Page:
California lawmakers are debating whether to put a scaled-down water bond on the November ballot. And as Katie Orr reports from Sacramento, a rally at the Capitol Monday demonstrated the increasing pressure on the legislature as it wades through a number of bond proposals.
Business, agriculture and environmental leaders gathered under the blazing sun, in front the brown Capitol lawn to express the dire need for a water bond. Bryce Lundberg is a rice farmer and a member of the North State Water Alliance. His group has some criteria they’d like to see included in a bond.
California state officials are working on a five-year plan they hope will lead to better local management of underground water supplies. Pauline Bartolone has more from Sacramento.
The state says groundwater levels are in alarming decline – and that must be reversed. In times of drought, more water is pulled from the ground. A number of government agencies are generating a five-year plan to make sure that over years of use and replenishment, there’s adequate supply of groundwater
Many people who live in the Fresno area say water isn’t flowing from their taps like it used to. Some households using private groundwater wells are finding the water table is falling below their pumps during the drought. Pauline Bartolone visited the people in Fresno they call when the water runs out.
Arthur and Orum drills new water wells for farmers and homeowners in the Fresno area. The company’s Kim Hammond says phones have been ringing off the hook.
The U.S. senate unanimously passed the Emergency Drought Relief Act Thursday evening. The bill provides federal and state water agencies with additional flexibility to deliver water to the most needy communities affected by California’s historic drought.
California water officials are considering new rules this week that may prohibit some California farmers from diverting river water to irrigate their crops. (file photo of Friant Dam on the San Joaquin River)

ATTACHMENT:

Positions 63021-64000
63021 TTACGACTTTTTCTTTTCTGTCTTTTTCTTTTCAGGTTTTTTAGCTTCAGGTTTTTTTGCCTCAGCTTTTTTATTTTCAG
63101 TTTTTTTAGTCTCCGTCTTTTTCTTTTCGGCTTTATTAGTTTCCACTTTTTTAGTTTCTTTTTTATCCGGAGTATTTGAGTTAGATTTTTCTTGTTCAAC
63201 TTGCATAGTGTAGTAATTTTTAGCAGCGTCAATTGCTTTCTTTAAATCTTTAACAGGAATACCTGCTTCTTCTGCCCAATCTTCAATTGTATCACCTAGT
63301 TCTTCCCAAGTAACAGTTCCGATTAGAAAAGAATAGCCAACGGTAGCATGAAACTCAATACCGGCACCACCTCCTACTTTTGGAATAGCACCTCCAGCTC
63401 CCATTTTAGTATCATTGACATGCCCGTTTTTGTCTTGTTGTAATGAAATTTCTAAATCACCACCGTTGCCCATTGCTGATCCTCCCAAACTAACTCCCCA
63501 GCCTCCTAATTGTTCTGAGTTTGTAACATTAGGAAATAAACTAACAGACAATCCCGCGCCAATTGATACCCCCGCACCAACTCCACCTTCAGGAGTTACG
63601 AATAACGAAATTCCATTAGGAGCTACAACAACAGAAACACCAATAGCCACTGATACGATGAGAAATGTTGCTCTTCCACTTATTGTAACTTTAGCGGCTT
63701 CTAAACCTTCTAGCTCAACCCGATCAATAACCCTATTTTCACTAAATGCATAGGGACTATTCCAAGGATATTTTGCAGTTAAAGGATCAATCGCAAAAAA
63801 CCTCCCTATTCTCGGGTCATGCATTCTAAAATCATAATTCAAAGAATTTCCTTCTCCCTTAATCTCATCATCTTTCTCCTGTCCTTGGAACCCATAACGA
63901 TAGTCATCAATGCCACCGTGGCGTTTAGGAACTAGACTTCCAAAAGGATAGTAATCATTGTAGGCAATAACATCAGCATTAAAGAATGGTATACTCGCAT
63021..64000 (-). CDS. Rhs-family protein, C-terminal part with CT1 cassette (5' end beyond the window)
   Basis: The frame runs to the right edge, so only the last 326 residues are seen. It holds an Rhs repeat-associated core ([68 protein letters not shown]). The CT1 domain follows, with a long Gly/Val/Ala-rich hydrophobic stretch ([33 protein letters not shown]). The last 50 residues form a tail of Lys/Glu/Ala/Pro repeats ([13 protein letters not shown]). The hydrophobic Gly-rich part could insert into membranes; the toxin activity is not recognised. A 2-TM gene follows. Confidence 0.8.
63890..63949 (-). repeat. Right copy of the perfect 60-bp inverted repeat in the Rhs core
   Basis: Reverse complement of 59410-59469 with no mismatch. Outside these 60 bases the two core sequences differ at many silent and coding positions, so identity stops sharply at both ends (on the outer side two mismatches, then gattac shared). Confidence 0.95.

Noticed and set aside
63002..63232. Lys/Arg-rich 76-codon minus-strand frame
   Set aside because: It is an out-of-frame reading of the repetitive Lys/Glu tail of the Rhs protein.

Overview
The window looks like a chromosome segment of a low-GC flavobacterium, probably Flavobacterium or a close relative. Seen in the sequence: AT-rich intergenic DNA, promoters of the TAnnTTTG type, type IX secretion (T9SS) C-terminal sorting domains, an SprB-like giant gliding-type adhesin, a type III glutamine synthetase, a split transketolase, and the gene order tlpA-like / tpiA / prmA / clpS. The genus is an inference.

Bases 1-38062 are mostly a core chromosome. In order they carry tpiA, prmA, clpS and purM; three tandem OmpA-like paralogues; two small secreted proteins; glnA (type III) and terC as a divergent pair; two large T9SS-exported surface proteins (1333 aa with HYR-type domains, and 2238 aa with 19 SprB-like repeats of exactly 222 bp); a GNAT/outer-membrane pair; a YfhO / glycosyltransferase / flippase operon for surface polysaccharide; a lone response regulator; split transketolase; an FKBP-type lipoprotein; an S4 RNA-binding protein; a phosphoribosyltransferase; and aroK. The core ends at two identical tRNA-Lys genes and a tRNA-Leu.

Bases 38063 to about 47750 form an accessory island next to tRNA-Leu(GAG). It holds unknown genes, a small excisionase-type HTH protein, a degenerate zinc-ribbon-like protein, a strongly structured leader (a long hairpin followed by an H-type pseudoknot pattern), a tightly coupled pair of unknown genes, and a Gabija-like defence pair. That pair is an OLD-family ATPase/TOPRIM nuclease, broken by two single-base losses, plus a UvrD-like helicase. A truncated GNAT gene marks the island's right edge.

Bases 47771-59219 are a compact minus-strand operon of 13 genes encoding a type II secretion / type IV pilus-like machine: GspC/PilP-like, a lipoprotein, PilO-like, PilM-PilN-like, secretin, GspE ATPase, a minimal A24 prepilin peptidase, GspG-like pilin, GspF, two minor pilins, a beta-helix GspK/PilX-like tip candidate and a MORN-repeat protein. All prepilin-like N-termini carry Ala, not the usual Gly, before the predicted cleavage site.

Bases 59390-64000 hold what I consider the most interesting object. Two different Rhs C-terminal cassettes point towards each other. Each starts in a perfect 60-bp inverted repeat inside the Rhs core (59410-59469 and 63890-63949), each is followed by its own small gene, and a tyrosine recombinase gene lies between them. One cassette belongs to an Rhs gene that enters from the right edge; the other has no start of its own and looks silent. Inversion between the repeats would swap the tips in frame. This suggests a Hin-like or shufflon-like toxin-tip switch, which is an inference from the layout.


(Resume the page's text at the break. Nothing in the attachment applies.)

An anticipated oil boom in California may be delayed a bit, if it happens at all. Katie Orr reports from Sacramento on some new estimates published today that could dampen the state’s fracking future.
Fracking is an oil extraction process that involves pumping large amounts of water, sand and chemicals into rock. It had been estimated California may be able to recover more than 13 billion barrels of Monterey Shale oil.
One of Fresno State’s newest additions is a broad, brown, mulchy patch of land in front of the Science II building. Gardening specialist Fortunato Garcia leads volunteers with shovels to a lumpy mound.
Garcia: All right, so we'll put one fertilizer tab here, one here, one here, one there...
Before long, this patch will be more than mulch—it’s the start of a waterwise demonstration garden. Grounds supervisor Michael Frick points out the low-water bulbs and saplings that are being planted.
Governor Jerry Brown wants California to spend more money on firefighting resources. In his May budget revision, Brown is proposing an additional $66 million for the Department of Forestry and Fire Protection. - file photo
California’s firefighting agency, Cal Fire, has already responded to about 1,500 fires this year. That’s nearly twice what would be normal. As Katie Orr reports from Sacramento, Governor Jerry Brown wants Cal Fire to have more money to fight the extended wildfire season.